Feature Article

July 10, 2014

Introducing the Passport, Blackberry's Smart-Mo-Tab-Computer... Thing

If you haven't had the chance to look at Blackberry's upcoming device, the Passport, go do that. It's quite interesting to say the least, even if it is a bit, well... square.

It's a 4.5-inch cross between a phone and a tablet that happens to be much wider than it is long. As the company claims in a recent blog post discussing their design process, the Passport is "based on academic typology." The optimal number of characters for a single line in a traditional book is 66, and the Passport was manufactured to accommodate that element. Apparently, most mobile devices only allow for 40 characters or so, and 60 if you switch to landscape viewing.

In turn, Blackberry claims the device is ideal for reading e-books, viewing documents and browsing the web. They also claim there will be "no more worrying about portrait or landscape modes, and no; you aren’t missing anything."

"There’s a marriage of form and function with a rhyme and reason to it."

The key takeaway here, or at least what Blackberry claims it to be, is the Passport has been designed with business professionals in mind. Blackberry blogger Matt Young goes on to point out many different scenarios in which the device would come in handy, including a list of professionals who might need something like this. According to him, architects, mortgage brokers, doctors, nurses, finance professionals and market analysts will all find the device quite accommodating.

Perhaps most interesting, he points out writers will have a "navigable keyboard" that doesn't cover most of the screen while typing. This will allow them to push out content much faster, because they're not spending time fiddling with menus, or the UI. That doesn't just trickle out to writers, though, as a lot of people dislike virtual keyboards—at least that's how they feel about the current design used in most smartphones. While virtual keyboards have definitely advanced over the years, they are no match for a physical keyboard when it comes to banging out loads of content or text.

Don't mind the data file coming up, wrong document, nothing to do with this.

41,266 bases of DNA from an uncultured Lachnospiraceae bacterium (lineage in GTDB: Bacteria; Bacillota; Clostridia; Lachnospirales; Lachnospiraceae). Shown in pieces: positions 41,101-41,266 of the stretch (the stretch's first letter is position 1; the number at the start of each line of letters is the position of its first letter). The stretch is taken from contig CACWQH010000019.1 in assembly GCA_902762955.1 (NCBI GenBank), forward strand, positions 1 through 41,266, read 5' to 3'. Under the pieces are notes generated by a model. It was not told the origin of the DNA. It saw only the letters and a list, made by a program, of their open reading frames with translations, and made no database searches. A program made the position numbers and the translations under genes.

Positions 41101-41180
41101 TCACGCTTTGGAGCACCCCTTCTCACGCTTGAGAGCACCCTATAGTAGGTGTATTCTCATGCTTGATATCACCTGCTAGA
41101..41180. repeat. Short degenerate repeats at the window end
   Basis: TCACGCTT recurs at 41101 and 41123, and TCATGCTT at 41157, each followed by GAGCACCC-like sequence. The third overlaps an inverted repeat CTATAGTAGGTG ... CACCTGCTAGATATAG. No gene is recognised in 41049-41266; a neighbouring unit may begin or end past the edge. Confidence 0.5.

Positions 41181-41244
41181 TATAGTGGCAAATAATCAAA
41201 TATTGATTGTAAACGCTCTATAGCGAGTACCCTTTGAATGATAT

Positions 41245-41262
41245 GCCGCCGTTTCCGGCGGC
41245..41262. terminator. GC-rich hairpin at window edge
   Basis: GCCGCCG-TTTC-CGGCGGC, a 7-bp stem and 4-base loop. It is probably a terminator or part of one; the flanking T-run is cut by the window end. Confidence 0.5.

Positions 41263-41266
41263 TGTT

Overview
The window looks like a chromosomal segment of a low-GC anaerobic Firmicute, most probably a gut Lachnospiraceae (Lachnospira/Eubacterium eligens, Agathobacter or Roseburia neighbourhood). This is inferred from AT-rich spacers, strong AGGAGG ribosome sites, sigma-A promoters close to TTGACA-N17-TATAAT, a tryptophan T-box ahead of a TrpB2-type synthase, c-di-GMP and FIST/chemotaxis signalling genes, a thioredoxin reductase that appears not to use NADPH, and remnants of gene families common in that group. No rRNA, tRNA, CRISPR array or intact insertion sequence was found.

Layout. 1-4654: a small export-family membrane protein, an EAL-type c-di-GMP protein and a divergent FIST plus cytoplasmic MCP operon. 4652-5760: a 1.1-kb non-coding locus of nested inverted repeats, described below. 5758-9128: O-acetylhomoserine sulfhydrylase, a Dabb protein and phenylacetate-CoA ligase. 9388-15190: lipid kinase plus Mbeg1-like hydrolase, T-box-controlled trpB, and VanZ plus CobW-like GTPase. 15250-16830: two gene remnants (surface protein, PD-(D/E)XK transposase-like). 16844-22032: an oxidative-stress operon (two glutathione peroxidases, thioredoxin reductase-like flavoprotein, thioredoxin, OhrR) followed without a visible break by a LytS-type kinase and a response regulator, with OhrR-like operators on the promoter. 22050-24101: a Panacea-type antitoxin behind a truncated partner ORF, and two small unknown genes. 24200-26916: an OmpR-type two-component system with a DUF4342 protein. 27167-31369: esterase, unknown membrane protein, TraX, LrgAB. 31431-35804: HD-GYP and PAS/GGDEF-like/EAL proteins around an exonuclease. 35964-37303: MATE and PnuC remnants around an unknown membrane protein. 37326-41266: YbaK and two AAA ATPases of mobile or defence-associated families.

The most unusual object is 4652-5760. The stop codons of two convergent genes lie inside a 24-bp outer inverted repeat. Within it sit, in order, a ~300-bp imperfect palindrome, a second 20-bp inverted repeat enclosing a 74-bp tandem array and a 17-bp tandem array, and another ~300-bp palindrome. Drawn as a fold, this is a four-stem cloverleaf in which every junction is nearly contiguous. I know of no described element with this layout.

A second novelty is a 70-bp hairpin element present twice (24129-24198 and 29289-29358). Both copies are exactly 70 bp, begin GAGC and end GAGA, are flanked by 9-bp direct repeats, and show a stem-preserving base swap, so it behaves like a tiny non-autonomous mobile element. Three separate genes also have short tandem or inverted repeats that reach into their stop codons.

Yes, Blackberry actually claims "it's hip to be square."

Readability Is the New Black

It is refreshing to see the brand adding a new spin to the smart-mo-tab-computer or whatever it ends up being classified as. In a world full of gimmicks like 3D screens and curved glass, a more traditional approach seems smarter - the Passport is akin to a notepad or a book size-wise. That being said, the design alone is not going to skyrocket this thing to success. When it comes to the software side of things, let's just say Blackberry has never really excelled in that area.

It just makes you wonder a bit: what will the impact of the Passport be? What is Blackberry’s product liability, and how will they serve an ever-expanding market?

It sure is an excellent idea, tailoring the actual design of a device to pander to text-heavy content—which is what most business people spend their time with—but who knows where it will go from here?

The biggest problem with doing something new like this is you have to get the device into the hands of your customers. In this case, Blackberry has chosen to focus on the enterprise and professional market—most of which has likely invested in a competing platform. Blackberry has to convince them to drop everything they are doing on more traditional mobile devices to adopt this new format. Of course, they'll also need to hone their software game by beefing up their OS enough to take on the competition. Blackberry 10 is great, but it still has a long way to go to be on an even keel with rivals in terms of features and functionality.

Of course, this is primarily speculation. It would be silly to dismiss the device by failing to admit it looks a bit alluring and attractive. In addition, just the concept alone should already have some pull in the market. Perhaps Blackberry is on to something here.




Edited by Maurice Nagle


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